The U.S. wants a new United Nations climate deal next year that allows countries to set their own climate emissions cuts, State Department climate envoy Todd Stern said Tuesday, in his most expansive comments yet on the upcoming negotiations.
Stern's speech at Yale University largely confirmed reports that the Obama administration will back the so-called "name and shame" plan suggested by New Zealand that stresses voluntary commitments, combined with mandatory reporting and transparency.
Such a plan would also take the administration off the hook to submit a final deal to the Senate, where it would face substantial opposition.
WASHINGTON (AP) — People are changing Earth so much, warming and polluting it, that many scientists are turning to a new way to describe the time we live in. They're calling it the Anthropocene — the age of humans.
Though most non-experts don't realize it, science calls the past 12,000 years the Holocene, Greek for "entirely recent." But the way humans and their industries are altering the planet, especially its climate, has caused an increasing number of scientists to use the word Anthropocene to better describe when and where we are.
KENOSHA, Wis. (AP) — The planet has faced climate change forever and humans' pollution might not be to blame for shifts, Republican U.S. Rep. Paul Ryan said Monday during a debate against his Democratic challenger.
Ryan, favored to win re-election to his seat representing GOP-leaning southern Wisconsin, faced off against businessman Rob Zerban for an hourlong forum that touched on world events, domestic politics and the economy. One of the sharpest differences came when the moderator asked each candidate if he thought human activity is to blame for changes to the planet's climate.
IKEA Group, the world's largest furniture supplier, is considering implementing an internal carbon price to incentivize alternative power sources and limit the company's total emissions, Reuters reports.
Defense Secretary Chuck Hagel on Monday renewed the Obama administration's calls for U.S. allies to view climate change as a "threat multiplier" that must be addressed through multilateral action, particularly in the Western Hemisphere.
Speaking at gathering of defense ministers in Peru, Hagel pointed to "worrying signs that climate change will create serious risks to stability in our own hemisphere," according to prepared remarks.
His comments followed the release of the Defense Department's first climate change response roadmap. Hagel is on a six-day trip to South America with stops in Chile and Colombia.
While most of the attention in Washington is focused on the midterm elections, the administration is already looking past November to upcoming United Nations climate talks that could define President Barack Obama's environmental legacy.
His U.N. speech last month on the need for a global climate change agreement with developing countries was followed last week by a similarly urgent call by Secretary of State John Kerry.
This week, Kerry's special climate envoy, Todd Stern, is expected to lay out those arguments in more detail in an address Tuesday at Yale University and Thursday on a panel at the Brookings Institution in Washington.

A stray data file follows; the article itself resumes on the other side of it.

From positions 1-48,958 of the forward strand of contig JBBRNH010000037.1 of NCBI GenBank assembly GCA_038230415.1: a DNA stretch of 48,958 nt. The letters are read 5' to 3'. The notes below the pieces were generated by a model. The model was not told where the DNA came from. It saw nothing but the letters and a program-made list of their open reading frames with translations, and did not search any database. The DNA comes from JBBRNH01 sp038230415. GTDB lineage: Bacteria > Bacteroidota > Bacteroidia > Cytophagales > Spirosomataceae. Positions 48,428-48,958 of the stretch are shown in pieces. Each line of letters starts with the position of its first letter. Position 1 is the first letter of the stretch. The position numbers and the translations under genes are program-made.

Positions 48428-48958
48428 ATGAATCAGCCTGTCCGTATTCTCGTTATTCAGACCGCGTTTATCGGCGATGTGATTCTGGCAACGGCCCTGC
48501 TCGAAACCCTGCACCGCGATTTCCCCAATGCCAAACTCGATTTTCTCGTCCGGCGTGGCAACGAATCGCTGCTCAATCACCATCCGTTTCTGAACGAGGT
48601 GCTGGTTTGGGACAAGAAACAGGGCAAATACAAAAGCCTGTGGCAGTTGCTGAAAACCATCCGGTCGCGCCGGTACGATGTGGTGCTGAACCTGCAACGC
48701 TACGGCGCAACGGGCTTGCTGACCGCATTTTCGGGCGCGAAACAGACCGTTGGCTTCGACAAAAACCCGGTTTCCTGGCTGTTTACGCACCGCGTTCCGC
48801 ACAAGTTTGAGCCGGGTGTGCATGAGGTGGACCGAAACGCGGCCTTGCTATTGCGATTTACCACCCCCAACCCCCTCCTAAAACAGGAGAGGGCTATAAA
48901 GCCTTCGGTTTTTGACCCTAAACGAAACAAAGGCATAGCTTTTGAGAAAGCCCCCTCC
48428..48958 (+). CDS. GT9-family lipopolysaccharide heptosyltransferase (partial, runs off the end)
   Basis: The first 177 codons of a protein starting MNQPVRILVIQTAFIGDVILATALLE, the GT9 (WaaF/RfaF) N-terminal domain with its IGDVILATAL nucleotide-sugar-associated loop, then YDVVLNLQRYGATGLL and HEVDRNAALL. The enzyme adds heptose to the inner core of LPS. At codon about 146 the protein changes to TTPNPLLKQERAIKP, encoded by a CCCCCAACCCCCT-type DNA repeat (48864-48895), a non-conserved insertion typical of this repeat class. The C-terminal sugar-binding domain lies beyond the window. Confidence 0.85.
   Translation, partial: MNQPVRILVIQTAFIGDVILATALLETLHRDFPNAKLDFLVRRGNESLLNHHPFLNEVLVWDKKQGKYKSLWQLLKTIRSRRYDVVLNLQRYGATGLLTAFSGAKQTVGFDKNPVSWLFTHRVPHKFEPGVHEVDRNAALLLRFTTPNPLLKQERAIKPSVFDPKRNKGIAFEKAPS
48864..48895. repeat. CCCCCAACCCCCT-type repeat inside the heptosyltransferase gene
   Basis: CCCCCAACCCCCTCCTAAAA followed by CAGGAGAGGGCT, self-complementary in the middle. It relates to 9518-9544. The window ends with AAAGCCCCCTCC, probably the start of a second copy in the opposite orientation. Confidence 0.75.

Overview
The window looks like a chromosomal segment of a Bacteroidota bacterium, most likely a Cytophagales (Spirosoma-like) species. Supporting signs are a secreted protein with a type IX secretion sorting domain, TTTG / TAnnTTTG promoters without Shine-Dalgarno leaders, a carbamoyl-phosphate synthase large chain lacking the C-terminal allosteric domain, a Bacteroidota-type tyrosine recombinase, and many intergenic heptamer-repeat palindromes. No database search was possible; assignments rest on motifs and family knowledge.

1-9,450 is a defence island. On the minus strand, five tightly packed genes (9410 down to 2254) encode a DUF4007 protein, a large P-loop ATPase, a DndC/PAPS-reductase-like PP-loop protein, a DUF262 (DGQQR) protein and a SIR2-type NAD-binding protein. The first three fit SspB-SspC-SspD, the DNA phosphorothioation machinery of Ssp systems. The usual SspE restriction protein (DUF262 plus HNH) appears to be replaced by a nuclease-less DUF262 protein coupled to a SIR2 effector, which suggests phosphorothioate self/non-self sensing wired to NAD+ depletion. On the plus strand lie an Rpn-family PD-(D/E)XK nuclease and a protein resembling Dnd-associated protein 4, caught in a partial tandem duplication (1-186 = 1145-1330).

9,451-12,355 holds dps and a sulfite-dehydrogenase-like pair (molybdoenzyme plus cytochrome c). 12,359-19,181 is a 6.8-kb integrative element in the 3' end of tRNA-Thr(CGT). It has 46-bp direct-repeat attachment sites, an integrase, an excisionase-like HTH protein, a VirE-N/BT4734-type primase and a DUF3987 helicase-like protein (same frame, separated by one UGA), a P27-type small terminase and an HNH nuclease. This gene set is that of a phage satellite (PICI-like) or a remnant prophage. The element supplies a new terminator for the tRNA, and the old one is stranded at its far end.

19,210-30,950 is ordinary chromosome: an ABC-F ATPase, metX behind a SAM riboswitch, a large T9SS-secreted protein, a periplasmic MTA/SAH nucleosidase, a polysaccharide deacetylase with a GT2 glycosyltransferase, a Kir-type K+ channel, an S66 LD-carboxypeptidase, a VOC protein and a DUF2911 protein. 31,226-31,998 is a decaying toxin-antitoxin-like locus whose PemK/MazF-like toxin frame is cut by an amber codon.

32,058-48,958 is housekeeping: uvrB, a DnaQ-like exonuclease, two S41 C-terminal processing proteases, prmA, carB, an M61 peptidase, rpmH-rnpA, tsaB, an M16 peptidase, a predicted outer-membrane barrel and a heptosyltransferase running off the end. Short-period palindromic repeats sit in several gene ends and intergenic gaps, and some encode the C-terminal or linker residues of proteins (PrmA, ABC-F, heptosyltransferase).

Two studies published in the journal Nature Climate Change this week have sparked a big debate among climate scientists: One found more warming in Southern Hemisphere oceans than previously thought, while the second detected little warming in the deepest water of oceans generally over the past decade, E&E reports.
White House Council on Environmental Quality Acting Chairman Mike Boots, White House Science Adviser John Holdren deliver afternoon keynote speeches at the annual two-day Southeast Florida Regional Climate Leadership Summit.
WASHINGTON (AP) — Scientists looking at 16 cases of wild weather around the world last year see the fingerprints of man-made global warming on more than half of them.
Researchers found that climate change increased the odds of nine extremes: Heat waves in Australia, Europe, China, Japan and Korea, intense rain in parts of the United States and India, and severe droughts in California and New Zealand. The California drought, though, comes with an asterisk.
Continuing concerns about a supply glut and worries about turbulence in China’s stock market were pressuring U.S. oil prices Tuesday, on top of the sharp drop a day earlier. U.S. benchmark crude for August delivery lost 20 cents to settle at $52.33 a barrel on the Nymex, while in London, Brent gained 31 cents to $56.85, Dow Jones reports.
The crew of Shell's icebreaker MSV Fennica, on its way to the Chukchi Sea carrying a critical piece of equipment, found a leak Friday in the ship's ballast tank and it has turned back for repairs, FuelFix reports.
Analysts with the Carbon Tracker Initiative say the push to keep cutting carbon emissions increases the long-term risk of wasted capital expenditure on natural gas projects that end up being surplus to requirements, E&E reports.
In a move that appears to target rebel rancher Cliven Bundy and others who might follow his example, House Democrats hope to amend the Interior Department/EPA spending bill to block anyone from being granted a grazing permit if they haven't paid the fees they already owe the federal government, National Journal reports.
Officials in the handful of water districts that reported a surge in May water use despite Gov. Jerry Brown’s order to cut consumption by a quarter are struggling to come up with explanations, the Los Angeles Times reports.
With its Mirai hydrogen fuel cell sedan - now claimed to be the zero emission car with the longest range – Toyota will start offering a direct challenge to Tesla’s plug-in Model S in the U.S., Business Insider reports.
Tesla hopes to start selling batteries in Australia early next year, in a market Morgan Stanley says may be worth $18 billion and where half of all homes are projected to be using solar power by 2040, Bloomberg reports.